spk11: Thank you, Vasant, and good morning, everyone. Our strong first quarter performance is very much a testament to the dedication of our amazing team, our people-first approach, and our best-in-class operations. We've had a great start to the year, and we're only getting started. Let's move to slide 14 to talk about the drivers of our same home NOI growth of 6.2% for the quarter. On the top line, revenue growth was driven by a 7.4% increase in average in-place rents that were partially offset by a 60 basis point decrease in occupancy as we shifted slightly towards a rent growth bias going into the spring months. Our rent growth remains healthy. with blended rent growth of 7.2% during the quarter, underpinned by 10.3% growth on new move-ins and 6.5% on renewals. Our renewals reflect our policy of self-governing, which maintains rent growth below market levels for existing residents, helping them stay in their homes longer, and as a byproduct, keeps our turnover low. As we moved into April, we saw demand continuing to strengthen, with rent growth coming in at a healthy 11.9% on new leases, 6.5% on renewals, and 7.6% on a blended basis. Our bad debt expense, which is embedded in the revenue numbers, has been tracking around 1.2% compared to 0.5% in the first quarter of the prior year when we benefited from significant government rental assistance payments. I should note that our bad debt has improved significantly from a pandemic high of 2.9%. And looking ahead, we continue to target bad debt of 1% of revenues by the end of this year. Finally, other revenue decreased by 13% from last year. This was driven by lower late fees as our collections have improved, coupled with more conservative provisioning for resident recoveries to reflect actual collections rather than billed amounts. This was partially offset by revenues earned from services that enhance our resident experience, like smart home and renter's insurance, which saw increased adoption year over year. Over time, we do see a path to increasing other revenue as we continue to focus on rolling out additional services that add value to our residents. Let's now turn to slide 15 to discuss our same-home expense growth of 2%. The slight rise in expenses was driven by property taxes, which were up 10% from last year, reflecting meaningful home price appreciation in our markets. We still expect property taxes to be up around 8% for the full year, but are comping against a relatively low accrual in Q1 of last year. On the other hand, repairs and maintenance expenses were down this quarter by 20.5%, Although we experienced higher work orders as well as cost inflation, we were able to offset this by cost containment initiatives, refining our work scopes, and undertaking more work orders in-house. We now have about 75% of our available work orders completed in-house and are on track towards our goal of 80% by the end of the year. We also benefited from higher refunds in the quarter through our vendor rebate program, which helped to bring down R&M expense. Turnover expenses were also meaningfully down as our turnover remained low at 16.8%. Thanks to our focus on superior customer service, along with a greater proportion of costs being capitalized, given the more extensive work being done on homes with longer resident tenures. Likewise, we put in place process improvements and cost containment initiatives that have brought down the combined expense and capitalized turnover costs by 14% compared to last year. Next, homeowners associations costs increased by 14.5%, reflecting about 5% inflation in HOA dues as well as a heightened level of violations imposed by HOAs coming out of the pandemic, which drove higher penalties. And finally, other direct expenses increased from having a higher penetration of smart homes in our portfolio and increased utility costs. We remain focused on the things that we can control to offset rising costs while keeping an emphasis on creating the best resident experience possible. With this, I wanted to walk through our proactive approach to managing our costs to maintain on slide 16. I'm pleased to report we reduced the cost to maintain by 3% year over year. We really think of three main areas of savings. First, our national procurement program were focused on negotiating price reductions on materials to help offset inflationary pressures. Next, our scope management, where we actively refine and manage work scopes. And finally, our internalization efforts, where we use our in-house team to undertake a higher number of work orders versus using outside vendors. Our in-house technician's cost per work order is about $400 cheaper than using a vendor for similar work. We are also seeing a stabilization in the mix between capitalized and expensed items. Recall that over the last few quarters, we have seen a higher mix of CapEx compared to the prior year, given the more extensive work required to turn and maintain our homes. This was partially driven by longer resident tenure, which is almost a year longer than it was at this time last year. And it's also a function of people spending 24 hours a day in their homes during the pandemic which created more wear and tear. We are starting to lack those comps, and so the mix of CapEx versus OpEx should be less of a driver of expense variance going forward. Turning to slide 17, I'm thrilled to introduce to you our proprietary resident app, which some of you saw at our recent investor day. We're super excited about this app as it provides a one-stop shop for our residents where they can control their smart home devices, pay their rent, submit maintenance requests, and track their work order progress all in a single sign-on app. They can even monitor our maintenance technicians while they transit to their home in an Uber-style function, which we think is really cool and adds an elevated level of convenience and transparency to our resident experience. Our goal is to invest in technology that improves the lives of our residents, and we're happy to see this app going live in nine markets so far and serving over 5,000 residents and counting. We have plans to roll out to all markets within the next year. We're not only innovating in our operations and resident experience, but also in our pursuit of our ESG objectives as shown on slide 18. We recently released our third annual ESG report. One of the highlights in this report is the progress we've made on addressing our environmental footprint. We developed an industry-first energy consumption model to estimate the baseline environmental footprint in our SFR portfolio and to track future improvements as we make our homes more sustainable. Given that the utilities in our homes are controlled by our residents, we don't directly control the energy use in each of our single-family homes. However, with our consumption model, we can now measure and meaningfully improve the energy usage and emissions of our homes through the choices we make on our systems and components we install when we build and renovate. Secondly, we officially launched our down payment assistance program and made our first down payment contribution to our Atlanta resident Kelsey. This program provides $5,000 to qualified Tricon residents who want to purchase a home of their choice. We could not be happier for Kelsey in our new chapter as a homeowner, and we wish her all the best. And since then, I'm also pleased to report that we have had another five residents benefit from this program and another one who is currently in escrow. At Tricon, we are deeply committed to providing housing optionality for our residents, including the ability to either rent or own a home, as we aim to be part of the solution in addressing America's significant shortage of housing options. Now, I'll turn the call back over to Gary for closing remarks.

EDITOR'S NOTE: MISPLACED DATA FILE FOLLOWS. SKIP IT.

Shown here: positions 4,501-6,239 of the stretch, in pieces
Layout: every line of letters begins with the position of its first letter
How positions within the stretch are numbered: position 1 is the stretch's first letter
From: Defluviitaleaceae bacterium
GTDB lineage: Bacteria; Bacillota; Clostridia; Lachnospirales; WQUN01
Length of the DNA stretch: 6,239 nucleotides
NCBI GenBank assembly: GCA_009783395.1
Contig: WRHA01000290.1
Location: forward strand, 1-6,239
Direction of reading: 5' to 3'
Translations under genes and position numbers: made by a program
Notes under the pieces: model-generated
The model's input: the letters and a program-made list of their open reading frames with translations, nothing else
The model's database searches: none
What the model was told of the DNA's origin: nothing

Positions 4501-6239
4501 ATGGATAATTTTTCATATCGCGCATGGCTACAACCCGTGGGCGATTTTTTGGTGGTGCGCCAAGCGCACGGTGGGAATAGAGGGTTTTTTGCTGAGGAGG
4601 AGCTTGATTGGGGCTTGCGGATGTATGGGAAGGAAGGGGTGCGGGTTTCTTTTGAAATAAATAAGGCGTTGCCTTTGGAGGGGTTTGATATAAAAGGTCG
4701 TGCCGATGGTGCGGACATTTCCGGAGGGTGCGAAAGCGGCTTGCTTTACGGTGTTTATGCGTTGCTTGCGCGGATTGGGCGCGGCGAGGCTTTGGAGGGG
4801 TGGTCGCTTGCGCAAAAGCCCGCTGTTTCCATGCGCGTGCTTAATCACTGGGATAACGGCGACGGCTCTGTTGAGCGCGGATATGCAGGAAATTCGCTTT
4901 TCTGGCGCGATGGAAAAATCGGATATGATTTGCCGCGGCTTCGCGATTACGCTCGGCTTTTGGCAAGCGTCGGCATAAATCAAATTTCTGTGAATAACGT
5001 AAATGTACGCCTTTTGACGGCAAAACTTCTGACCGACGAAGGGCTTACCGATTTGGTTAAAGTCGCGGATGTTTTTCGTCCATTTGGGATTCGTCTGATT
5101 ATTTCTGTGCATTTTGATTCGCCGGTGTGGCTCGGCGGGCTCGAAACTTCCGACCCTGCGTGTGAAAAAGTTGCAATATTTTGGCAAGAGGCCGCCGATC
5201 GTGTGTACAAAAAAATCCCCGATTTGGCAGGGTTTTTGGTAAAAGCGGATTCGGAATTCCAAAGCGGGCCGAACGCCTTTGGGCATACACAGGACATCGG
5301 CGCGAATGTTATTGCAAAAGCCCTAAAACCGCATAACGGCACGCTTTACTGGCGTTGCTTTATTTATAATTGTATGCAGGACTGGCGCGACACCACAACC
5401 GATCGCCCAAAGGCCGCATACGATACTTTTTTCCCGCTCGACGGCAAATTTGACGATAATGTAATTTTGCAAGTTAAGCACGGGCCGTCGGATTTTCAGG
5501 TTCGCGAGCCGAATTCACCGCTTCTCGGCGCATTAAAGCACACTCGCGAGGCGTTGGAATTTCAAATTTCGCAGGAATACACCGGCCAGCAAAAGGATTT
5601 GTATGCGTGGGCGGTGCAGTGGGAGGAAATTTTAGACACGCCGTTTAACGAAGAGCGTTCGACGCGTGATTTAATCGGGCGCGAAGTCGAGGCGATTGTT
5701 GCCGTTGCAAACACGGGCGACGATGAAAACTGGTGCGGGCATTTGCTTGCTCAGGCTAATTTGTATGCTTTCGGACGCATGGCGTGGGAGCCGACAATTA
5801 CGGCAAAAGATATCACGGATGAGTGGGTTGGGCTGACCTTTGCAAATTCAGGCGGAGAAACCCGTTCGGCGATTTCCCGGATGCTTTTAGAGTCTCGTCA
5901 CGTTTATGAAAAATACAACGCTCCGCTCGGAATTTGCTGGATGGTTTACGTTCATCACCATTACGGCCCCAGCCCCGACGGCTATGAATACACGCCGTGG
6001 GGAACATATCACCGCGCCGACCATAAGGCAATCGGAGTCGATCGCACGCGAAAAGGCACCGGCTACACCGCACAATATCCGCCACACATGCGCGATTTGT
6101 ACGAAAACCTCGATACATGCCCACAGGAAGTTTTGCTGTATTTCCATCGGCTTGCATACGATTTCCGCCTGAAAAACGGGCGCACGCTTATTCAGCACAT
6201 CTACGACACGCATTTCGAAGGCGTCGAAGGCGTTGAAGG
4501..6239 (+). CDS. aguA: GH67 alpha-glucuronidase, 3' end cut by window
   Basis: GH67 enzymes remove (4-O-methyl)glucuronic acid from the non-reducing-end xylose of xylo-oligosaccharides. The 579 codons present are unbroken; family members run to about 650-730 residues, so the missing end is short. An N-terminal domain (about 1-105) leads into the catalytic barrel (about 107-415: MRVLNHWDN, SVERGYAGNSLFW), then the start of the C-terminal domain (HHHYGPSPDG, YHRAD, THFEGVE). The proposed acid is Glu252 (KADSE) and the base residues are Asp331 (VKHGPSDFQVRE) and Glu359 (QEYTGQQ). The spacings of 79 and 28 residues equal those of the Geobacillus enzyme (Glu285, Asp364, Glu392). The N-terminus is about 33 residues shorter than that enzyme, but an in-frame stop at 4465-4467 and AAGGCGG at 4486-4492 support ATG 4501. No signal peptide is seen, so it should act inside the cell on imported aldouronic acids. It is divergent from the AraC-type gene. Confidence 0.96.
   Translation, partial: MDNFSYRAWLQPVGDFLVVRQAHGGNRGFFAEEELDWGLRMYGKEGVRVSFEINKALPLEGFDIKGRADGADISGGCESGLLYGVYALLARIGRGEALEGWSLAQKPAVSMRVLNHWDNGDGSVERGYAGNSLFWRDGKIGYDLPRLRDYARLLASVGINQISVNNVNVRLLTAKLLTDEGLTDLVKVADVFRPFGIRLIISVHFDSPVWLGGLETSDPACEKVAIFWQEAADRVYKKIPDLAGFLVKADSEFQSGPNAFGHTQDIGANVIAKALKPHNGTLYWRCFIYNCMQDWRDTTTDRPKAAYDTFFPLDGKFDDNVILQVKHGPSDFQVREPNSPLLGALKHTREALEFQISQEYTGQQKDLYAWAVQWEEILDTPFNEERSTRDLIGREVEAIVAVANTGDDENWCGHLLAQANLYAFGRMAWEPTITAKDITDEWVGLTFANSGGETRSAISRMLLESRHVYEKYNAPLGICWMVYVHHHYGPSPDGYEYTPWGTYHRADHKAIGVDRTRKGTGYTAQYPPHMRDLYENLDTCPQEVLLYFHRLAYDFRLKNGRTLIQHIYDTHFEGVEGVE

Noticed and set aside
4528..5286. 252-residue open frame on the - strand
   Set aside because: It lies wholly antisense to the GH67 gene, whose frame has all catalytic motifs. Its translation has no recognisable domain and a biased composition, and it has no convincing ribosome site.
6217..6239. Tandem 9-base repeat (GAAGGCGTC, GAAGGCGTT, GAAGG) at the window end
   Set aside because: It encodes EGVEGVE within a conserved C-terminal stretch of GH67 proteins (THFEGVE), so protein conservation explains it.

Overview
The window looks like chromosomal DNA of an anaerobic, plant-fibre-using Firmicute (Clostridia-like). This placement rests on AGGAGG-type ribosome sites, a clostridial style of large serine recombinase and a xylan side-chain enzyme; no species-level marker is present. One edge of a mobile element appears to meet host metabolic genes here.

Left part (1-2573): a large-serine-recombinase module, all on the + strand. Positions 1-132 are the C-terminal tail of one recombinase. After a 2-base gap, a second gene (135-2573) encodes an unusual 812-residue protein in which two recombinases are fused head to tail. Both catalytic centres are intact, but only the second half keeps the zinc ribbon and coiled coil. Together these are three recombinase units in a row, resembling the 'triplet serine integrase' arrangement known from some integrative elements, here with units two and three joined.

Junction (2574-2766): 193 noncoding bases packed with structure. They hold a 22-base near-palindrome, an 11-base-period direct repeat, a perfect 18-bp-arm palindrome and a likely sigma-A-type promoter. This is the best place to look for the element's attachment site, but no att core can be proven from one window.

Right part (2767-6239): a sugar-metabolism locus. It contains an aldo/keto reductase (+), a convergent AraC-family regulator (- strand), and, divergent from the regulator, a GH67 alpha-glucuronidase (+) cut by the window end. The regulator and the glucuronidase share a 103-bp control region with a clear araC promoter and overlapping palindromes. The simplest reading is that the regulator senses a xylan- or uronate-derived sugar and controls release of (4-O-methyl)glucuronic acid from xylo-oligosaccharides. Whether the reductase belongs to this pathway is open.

spk02: Thank you, Kevin. Before we close things off, I did want to highlight the incredible multifamily portfolio that we're quietly building in Toronto, as showcased on slide 19. The portfolio is advancing quickly, with close to 1,300 units delivering this year, and the majority of projects already under construction. Our latest project, the Taylor, is currently three months ahead of schedule, achieving 64% lease up by the end of March, with average monthly rents of $4.55 Canadian per square foot. As this portfolio is stabilized over the next few years, we estimate it will have a gross asset value close to $3.2 billion, creating a lot of strategic optionality for Tricon. Moreover, the book value per share of our stake in this portfolio is expected to double from $0.89 to $1.74 per share upon stabilization, creating meaningful value for our shareholders. To finish off on slide 20, as we look ahead to another exciting year, we want to emphasize the following messages for you. First, the value of our company is underpinned by our SFR portfolio, which continues to perform extremely well and is reflected in our book value per share that is well above our share price. Next, we believe in responsible growth. We are prudent in our capital allocation, disciplined with our cap rate criteria, and laser focused on cost containment during this period of slower growth. And finally, we have the platform, people, technology, and available capital to grow much faster when the time is right. I will now pass the call back to the operator to take questions. With Sam, Kevin, and I will also be joined by John Allen's wife, Annie Carmody, and Andrew Joyner to answer questions.